Today, the mine workings consist of the remains of a water wheel house, which originally contained a large iron water wheel that was involved in the pulverising of the mined rocks to extract the lead. The iron water wheel lie lies at the base of the stone water wheelhouse; it is to have been installed in the late 1860s. Further on there is a larger building with two fireplaces and a nearby enclosure; the latter possibly used to keep animals. The buildings are in various stages of dereliction but with enclosing walls (and gable ends of the main building) survive to give a feel for the size, shape and possible uses of the building. It is evident that the main building has been modified throughout its lifetime. The old mine opening is now blocked up and no longer evident. All the building associated with the mine are enclosed by a fence for safety reasons.
In terms of wildlife, look out for conifer specialist in the plantations and raptors (including golden eagle) along the mountain tops and ridge line. Look out for dragon flies and damsel flies by the watercourses and bog pools. Look out for the tracks and signs of pine marten and red deer on route.
- The walk start point is off the minor road to Polloch at the far end of Loch Doilet, just south of the bridge. Park in the layby opposite a green signpost to Strontian (6km). Take time before starting the walk to admire the lovely Loch Doilet, the shores of which are accessible from the layby.
- The walk is on the signmarked forest track (to Strontian) that soon starts to ascend through Sitka spruce and larch plantations, with some glimpses of the surrounding hills through gaps in the trees. There are some fairly steep sections in this part of the walk.
- The track eventually emerges from the plantation onto open heath, with good views afforded on the right of the wooded lower slopes and crags associated with the largest Corbett on the Ardnamurchan, Ben Resipole.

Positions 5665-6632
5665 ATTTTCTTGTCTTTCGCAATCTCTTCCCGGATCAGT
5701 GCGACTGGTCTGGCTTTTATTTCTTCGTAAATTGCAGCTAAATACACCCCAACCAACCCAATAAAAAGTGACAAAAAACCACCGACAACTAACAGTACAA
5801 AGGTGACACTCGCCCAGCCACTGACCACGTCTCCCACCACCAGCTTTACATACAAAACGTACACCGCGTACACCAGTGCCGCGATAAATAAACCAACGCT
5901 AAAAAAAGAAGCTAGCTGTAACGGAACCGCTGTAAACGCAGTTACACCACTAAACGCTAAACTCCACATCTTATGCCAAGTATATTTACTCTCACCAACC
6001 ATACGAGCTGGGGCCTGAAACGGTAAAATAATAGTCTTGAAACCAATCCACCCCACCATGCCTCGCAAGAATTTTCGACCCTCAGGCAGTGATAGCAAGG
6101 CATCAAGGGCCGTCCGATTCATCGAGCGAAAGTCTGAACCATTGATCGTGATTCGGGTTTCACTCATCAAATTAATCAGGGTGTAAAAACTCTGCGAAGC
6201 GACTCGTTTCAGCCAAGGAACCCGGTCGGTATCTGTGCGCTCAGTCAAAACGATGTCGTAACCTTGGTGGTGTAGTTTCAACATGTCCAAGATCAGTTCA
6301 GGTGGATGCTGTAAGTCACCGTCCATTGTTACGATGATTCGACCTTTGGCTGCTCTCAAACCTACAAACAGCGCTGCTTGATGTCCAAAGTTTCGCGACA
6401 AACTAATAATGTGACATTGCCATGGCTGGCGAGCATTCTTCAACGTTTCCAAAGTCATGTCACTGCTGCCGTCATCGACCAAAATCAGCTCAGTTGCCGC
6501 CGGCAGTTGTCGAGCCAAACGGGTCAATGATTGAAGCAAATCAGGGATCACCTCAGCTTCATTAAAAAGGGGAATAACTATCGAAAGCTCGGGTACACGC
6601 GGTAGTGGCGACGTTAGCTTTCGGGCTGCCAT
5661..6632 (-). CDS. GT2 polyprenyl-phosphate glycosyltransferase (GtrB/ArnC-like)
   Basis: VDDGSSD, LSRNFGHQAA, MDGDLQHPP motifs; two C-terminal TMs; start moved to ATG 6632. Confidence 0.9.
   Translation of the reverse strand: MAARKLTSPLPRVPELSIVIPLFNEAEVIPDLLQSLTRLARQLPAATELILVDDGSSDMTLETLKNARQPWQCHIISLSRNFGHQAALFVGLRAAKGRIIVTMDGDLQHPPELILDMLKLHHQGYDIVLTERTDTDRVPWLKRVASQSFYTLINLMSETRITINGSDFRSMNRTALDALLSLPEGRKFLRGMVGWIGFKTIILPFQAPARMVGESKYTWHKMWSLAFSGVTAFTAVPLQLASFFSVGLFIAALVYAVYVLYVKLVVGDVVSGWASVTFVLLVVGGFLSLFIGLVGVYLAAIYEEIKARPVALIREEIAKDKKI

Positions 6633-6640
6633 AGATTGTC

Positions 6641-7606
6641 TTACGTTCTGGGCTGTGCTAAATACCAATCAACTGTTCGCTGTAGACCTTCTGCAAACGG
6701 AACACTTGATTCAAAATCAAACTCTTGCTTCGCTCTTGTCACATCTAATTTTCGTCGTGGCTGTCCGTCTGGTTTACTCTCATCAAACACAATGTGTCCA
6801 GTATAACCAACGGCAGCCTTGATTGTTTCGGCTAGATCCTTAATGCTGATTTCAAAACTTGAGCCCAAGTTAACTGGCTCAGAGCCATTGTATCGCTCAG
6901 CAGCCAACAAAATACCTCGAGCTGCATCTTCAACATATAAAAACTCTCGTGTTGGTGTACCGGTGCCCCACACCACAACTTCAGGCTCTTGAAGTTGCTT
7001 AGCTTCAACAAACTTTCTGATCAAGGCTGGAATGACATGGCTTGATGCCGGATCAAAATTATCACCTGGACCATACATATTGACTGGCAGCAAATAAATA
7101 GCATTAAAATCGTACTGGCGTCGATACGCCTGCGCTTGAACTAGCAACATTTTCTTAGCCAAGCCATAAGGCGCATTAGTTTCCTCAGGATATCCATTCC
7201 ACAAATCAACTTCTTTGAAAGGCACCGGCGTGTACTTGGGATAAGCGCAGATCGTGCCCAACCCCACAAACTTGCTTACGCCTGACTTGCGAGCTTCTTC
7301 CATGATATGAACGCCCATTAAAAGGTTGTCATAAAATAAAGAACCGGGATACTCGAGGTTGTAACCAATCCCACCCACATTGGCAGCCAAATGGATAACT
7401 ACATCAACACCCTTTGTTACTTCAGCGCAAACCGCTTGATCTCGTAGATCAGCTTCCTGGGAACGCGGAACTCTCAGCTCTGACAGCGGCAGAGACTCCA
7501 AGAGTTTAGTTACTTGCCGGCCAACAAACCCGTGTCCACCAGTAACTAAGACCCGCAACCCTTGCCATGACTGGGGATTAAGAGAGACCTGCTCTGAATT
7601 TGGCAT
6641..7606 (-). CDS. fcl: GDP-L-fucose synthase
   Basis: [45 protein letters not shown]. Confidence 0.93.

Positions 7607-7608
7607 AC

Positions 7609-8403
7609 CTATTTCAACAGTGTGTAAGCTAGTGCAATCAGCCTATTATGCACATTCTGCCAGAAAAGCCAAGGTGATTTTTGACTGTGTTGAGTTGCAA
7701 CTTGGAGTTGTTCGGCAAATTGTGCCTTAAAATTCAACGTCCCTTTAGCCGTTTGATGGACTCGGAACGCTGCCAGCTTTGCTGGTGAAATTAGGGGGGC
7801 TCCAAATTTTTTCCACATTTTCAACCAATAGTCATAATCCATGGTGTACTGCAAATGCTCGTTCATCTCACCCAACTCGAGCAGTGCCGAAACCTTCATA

- Soon a watercourse, Allt Coire an t-Suidhe, that has been evident in the soundscape, comes into view as it cuts through the metamorphic sedimentary rock (Granofelsic Psammite).
- The path begins to skirts this meandering watercourse; this is one of the most lovely sections of the walk.
- Eventually, the gravel path peters out and becomes very muddy faint path that ascend towards the remains of the Corrantee mine. The path is very boggy at this stage.
- Take time to explore the remains of water wheel house, whose iron waterwheel lies cast out below. Then continue further up by the side of the waterwheel over the heath to another larger building with a smaller building nearby, reached by crossing a small burn.
- Continue on the path by the former buildings and cross the burn again picking up a faint muddy path adjacent to a spruce plantation (on the right) and following a small burn on the left
- Pass through a deer gate and continue to follow the path by the fence line.
- Cross over another small burn before leaving the fence behind and continuing over the wet heath on a broad path. The heath becomes noticeable wetter at this stage, so take care.
- Head towards a cairn in the distance, beyond which is another cairn. There are some spectacular panoramic mountain views at the cairns, as well as some lovely views over Loch Sunart to the hills of Morvern. There are also good views of Scotstown and Strontian.
- This is also a good place for a picnic or a rest.
- Turn back at the second cairn to retrace your steps back to Polloch.
- Alternatively, you can continue the walk onto Scotstown and Strontian if desired, before heading back, although this will be a much longer journey.
starting grid ref:
- there and back